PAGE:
Use the barbell shoulder press to build big, strong and wide shoulders
The shoulder press is one of the most important big lifts for maximising upper-body muscle size, strength and definition to transform your body and get an lean, strong and athletic physique. Use our complete guide to shoulder press better to build the body you want, says New Body Plan creator and Men’s Fitness cover model Jon Lipsey
The barbell shoulder press is one of the “Big Four” weight-lifting moves, along with the barbell back squat, barbell deadlift and barbell bench press. And anyone who has been weight training for a while can instantly tell you their one-rep max for each of these exercises – even when you haven’t ask them for it.
These four lifts provide the greatest potential for maximising your muscular size and strength. It’s why all of them, and their variations, feature in all good fat-loss and muscle-building training programmes.
The shoulder press – or overhead press or military press as it’s sometimes known – deserves its place in this illustrious list of serious strength moves. Why? Because it’s one of the very best exercises for building bigger, stronger and wider shoulders, to transform your upper body and achieve the lean and athletic physique you want.
Read on to discover everything you need to know about the shoulder press, including our expert form guide and bonus lifting advice. And we reveal the common mistakes to avoid to maximise your shoulder size and strength, and detail the key overhead press variations that will sculpt the impressive shoulders you want!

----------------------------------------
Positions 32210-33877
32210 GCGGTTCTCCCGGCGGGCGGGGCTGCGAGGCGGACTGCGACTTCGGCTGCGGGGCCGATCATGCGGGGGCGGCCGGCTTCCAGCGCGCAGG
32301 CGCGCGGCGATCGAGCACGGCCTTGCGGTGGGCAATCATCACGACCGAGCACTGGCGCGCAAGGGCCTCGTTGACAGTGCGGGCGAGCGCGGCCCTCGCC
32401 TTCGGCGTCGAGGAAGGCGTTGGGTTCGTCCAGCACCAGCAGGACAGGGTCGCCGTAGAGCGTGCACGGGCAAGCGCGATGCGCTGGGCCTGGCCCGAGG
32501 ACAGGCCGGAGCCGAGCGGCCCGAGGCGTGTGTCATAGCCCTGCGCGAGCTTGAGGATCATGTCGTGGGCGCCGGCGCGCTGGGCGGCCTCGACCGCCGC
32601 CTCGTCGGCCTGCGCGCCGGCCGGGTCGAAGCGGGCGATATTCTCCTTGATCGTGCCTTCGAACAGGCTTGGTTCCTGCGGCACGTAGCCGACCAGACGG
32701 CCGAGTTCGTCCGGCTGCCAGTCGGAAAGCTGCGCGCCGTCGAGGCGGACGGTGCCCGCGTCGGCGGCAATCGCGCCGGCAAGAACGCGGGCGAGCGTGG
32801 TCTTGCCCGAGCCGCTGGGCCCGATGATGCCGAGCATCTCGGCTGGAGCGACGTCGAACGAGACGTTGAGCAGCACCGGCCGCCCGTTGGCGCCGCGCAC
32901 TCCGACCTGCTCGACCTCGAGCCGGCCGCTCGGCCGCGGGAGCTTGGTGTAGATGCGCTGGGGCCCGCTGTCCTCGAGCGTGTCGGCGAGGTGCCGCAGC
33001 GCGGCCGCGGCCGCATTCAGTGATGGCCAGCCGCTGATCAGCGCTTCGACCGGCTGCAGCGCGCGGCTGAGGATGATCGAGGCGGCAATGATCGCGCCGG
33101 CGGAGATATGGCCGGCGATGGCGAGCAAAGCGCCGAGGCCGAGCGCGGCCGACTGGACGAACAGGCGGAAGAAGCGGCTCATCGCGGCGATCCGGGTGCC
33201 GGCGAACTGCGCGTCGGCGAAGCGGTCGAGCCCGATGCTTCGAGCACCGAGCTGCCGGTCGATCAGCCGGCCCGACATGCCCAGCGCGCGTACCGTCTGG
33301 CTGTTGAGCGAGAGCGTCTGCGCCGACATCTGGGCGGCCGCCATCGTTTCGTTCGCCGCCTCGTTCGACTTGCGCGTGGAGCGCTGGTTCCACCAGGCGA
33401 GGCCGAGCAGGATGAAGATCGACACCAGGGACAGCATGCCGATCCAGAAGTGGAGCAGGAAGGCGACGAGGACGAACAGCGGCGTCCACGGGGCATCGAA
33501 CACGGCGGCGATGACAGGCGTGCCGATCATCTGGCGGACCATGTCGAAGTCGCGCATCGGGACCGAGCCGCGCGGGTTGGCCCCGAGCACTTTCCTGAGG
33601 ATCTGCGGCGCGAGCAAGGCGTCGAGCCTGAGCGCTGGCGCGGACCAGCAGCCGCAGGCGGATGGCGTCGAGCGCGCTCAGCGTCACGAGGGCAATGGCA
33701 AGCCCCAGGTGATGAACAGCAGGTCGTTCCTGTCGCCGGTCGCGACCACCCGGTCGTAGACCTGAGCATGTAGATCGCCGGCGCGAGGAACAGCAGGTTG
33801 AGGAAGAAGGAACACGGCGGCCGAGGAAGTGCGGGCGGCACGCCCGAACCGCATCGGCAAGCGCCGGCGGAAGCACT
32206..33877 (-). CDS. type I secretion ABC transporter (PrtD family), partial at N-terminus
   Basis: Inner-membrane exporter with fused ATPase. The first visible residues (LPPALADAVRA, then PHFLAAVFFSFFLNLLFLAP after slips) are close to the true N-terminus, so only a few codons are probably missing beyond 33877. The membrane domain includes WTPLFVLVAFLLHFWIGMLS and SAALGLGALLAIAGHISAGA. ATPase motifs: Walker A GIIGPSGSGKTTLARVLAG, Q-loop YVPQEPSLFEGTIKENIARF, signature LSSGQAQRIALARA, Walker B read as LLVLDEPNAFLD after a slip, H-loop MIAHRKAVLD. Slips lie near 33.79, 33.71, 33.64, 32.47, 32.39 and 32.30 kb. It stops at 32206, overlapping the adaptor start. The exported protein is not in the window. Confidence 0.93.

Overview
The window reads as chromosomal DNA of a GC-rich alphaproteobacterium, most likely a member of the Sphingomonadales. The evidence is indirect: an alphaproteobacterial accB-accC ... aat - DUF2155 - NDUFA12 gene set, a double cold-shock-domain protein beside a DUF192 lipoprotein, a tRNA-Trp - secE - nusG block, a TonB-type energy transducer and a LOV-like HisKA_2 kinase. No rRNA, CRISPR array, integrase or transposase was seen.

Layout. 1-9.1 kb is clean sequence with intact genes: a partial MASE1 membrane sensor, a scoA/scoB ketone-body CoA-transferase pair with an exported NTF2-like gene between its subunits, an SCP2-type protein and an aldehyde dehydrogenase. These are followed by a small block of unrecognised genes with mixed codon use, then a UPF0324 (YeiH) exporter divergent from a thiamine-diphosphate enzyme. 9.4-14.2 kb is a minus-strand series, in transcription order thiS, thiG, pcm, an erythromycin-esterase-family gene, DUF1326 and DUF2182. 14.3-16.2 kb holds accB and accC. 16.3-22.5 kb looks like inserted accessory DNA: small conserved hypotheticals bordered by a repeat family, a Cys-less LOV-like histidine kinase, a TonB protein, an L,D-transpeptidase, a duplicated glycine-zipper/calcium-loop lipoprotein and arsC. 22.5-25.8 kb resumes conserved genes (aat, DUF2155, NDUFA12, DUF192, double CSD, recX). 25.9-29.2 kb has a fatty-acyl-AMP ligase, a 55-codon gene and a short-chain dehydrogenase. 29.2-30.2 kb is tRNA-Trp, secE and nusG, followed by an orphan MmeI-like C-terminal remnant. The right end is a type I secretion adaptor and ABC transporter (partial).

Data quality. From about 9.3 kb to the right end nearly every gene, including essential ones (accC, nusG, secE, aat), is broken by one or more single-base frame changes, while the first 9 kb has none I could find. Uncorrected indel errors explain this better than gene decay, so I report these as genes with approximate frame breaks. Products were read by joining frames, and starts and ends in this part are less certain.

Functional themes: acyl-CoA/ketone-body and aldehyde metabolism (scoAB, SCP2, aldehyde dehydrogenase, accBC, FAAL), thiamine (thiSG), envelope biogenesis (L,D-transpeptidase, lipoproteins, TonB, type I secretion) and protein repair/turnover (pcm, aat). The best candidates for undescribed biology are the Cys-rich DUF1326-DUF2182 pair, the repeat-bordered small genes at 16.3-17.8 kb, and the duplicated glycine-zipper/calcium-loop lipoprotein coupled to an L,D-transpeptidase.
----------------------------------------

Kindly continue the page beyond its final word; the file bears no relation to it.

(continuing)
What is the shoulder press?
It’s a standing exercise in which you press a barbell from shoulder height to directly above your head with your arms fully locked-out, and back down again. It’s an essential exercise to include in your training toolbox if you want to build shoulder strength, or if you want to increase the size of your shoulder muscles (also know as your deltoids or “delts”).
Why? Because the barbell shoulder press is a compound, or multi-joint, lift. That means that there’s movement in two or more joints. In the shoulder press, movement occurs in both your shoulder and elbow joints. In an isolation, or single-joint, exercise movement only occurs in one joint. Take the dumbbell lateral raise, another great exercise to build broader shoulders, where there’s only movement at the shoulder joint.
You can lift more weight with a compound lift, which is why the shoulder press is such an important exercise if you want to maximise the size and strength of your shoulder muscles.
What muscles does the shoulder press work?